Description:Louise has for several decades now been seen as competent, studious, and efficient—desirable if not dramatic qualities. But now along with a raft of other L names, as well as cousin Eloise, Louise is up for reappreciation—sleek and chic, stylish in Paris, and starting to become so in the US as well. Louisa is perhaps more in tune with the times, but Louise has more edge. Louise has been on the rise lately, and reentered the US Top 1000 for the first time in a quarter century in 2016.
Meaning:"torch; shining light"
Description:Helen is a name that has connoted beauty since ancient times – Helen of Troy was the the mythological "face that launched a thousand ships," over whom the ten-year Trojan War was fought.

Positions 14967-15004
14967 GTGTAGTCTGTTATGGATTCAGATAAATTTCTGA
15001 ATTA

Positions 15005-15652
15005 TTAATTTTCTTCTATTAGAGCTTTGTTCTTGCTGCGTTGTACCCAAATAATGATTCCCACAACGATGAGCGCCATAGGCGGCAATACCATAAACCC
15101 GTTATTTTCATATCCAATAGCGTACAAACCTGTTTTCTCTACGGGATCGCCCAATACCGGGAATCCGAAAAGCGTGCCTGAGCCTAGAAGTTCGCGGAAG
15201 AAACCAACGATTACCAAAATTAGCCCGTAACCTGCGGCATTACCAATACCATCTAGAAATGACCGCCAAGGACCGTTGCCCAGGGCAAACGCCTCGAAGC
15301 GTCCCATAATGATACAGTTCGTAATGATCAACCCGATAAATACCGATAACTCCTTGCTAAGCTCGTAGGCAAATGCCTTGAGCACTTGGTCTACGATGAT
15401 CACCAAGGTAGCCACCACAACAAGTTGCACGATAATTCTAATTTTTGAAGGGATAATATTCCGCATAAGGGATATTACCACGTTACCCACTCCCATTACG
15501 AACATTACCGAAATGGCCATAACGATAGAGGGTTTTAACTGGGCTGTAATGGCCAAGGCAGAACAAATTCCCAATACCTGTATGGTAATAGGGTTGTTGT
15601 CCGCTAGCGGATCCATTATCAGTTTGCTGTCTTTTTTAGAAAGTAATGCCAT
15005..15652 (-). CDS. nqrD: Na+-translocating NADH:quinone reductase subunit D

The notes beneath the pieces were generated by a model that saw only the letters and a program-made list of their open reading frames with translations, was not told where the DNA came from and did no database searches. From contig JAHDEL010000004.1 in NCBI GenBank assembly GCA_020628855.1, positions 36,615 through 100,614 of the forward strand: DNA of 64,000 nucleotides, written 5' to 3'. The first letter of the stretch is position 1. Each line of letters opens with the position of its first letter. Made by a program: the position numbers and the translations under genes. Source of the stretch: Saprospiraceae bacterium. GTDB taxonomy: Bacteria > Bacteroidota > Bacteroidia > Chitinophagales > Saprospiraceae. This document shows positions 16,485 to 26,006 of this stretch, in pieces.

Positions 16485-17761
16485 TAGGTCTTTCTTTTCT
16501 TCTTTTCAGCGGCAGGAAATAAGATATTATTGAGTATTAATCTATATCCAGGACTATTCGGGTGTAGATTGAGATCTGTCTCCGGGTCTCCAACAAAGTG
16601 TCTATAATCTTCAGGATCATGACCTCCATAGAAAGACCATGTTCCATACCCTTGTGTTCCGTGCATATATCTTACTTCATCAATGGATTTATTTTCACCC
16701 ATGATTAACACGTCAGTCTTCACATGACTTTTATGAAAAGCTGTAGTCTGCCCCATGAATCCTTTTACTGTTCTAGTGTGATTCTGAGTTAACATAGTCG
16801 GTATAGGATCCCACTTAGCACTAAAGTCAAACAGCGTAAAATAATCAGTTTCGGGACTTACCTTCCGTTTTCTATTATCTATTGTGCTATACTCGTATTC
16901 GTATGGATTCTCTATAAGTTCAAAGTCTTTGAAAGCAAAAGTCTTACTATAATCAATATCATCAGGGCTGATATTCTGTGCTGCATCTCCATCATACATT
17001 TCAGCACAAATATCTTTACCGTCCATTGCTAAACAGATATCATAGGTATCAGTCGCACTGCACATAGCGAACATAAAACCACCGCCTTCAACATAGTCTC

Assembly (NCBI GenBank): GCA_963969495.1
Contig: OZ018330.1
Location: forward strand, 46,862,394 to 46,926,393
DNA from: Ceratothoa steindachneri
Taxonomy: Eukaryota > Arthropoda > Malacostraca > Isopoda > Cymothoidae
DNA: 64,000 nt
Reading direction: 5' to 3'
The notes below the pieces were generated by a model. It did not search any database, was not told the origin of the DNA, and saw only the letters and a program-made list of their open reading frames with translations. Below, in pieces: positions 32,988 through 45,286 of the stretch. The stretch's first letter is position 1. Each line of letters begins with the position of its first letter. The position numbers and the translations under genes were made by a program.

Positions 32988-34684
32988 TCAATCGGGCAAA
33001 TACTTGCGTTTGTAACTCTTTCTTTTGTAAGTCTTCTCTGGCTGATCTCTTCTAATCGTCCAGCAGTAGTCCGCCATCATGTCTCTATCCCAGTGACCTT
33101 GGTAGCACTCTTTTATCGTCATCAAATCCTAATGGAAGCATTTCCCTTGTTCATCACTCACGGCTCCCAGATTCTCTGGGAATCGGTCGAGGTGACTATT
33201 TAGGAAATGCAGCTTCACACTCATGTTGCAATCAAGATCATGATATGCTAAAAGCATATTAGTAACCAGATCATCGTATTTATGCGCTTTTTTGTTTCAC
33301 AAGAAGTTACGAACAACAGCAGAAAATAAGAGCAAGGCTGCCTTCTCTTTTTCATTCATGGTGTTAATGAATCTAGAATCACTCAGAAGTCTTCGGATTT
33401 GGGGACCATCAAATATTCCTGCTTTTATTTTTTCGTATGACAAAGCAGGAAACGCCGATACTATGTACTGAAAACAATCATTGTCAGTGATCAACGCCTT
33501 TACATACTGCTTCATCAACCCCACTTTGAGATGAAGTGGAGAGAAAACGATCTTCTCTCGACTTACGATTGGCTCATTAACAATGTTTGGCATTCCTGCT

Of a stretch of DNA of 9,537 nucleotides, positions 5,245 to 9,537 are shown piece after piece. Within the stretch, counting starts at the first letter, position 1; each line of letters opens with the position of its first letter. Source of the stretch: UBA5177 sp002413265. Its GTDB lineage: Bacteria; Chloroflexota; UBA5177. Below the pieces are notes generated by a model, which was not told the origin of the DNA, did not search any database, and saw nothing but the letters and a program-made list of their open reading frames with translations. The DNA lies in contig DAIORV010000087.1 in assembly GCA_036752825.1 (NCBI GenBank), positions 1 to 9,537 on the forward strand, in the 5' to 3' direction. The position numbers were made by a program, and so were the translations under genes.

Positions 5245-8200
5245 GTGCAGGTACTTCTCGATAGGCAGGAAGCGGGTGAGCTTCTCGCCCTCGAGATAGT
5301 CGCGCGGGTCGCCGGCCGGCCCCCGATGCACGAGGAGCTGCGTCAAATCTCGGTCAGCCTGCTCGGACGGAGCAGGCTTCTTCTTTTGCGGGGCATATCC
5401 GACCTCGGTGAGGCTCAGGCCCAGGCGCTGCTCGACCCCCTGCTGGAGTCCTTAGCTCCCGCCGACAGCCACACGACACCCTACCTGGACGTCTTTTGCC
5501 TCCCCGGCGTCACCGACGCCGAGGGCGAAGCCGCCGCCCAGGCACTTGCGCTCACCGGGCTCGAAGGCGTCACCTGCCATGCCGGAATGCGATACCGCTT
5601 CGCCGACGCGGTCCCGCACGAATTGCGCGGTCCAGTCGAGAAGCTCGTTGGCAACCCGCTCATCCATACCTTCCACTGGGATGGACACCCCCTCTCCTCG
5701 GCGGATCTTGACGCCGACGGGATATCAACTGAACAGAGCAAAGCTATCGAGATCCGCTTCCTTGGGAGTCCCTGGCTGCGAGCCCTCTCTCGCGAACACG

Origin:Diminutive of Beatrice
Meaning:"she who brings happiness"
Description:Bea is a former old lady name that's cute again as a short form -- and is now beginning to stand on its own. Bee is a variation that, like Bea, can work as a diminutive for any name that starts with the letter B, or in the middle. Bea actually stood alone on the popularity lists for four years at the beginning of the twentieth century--and it could happen again.
Description:Dean may sound to some like a retro surfer boy name, but it is once again climbing up the popularity chart in the USA. For decades it was associated with Dean (born Dino) Martin; more recent representatives include Dean Cain, Dean McDermott and Dean Koontz -- not to mention Jared Padalecki's dreamy Dean Forester in Gilmore Girls.
Origin:Scottish or Irish
Description:Mack, when "formalized" with the final k, makes an engagingly amiable choice, a far more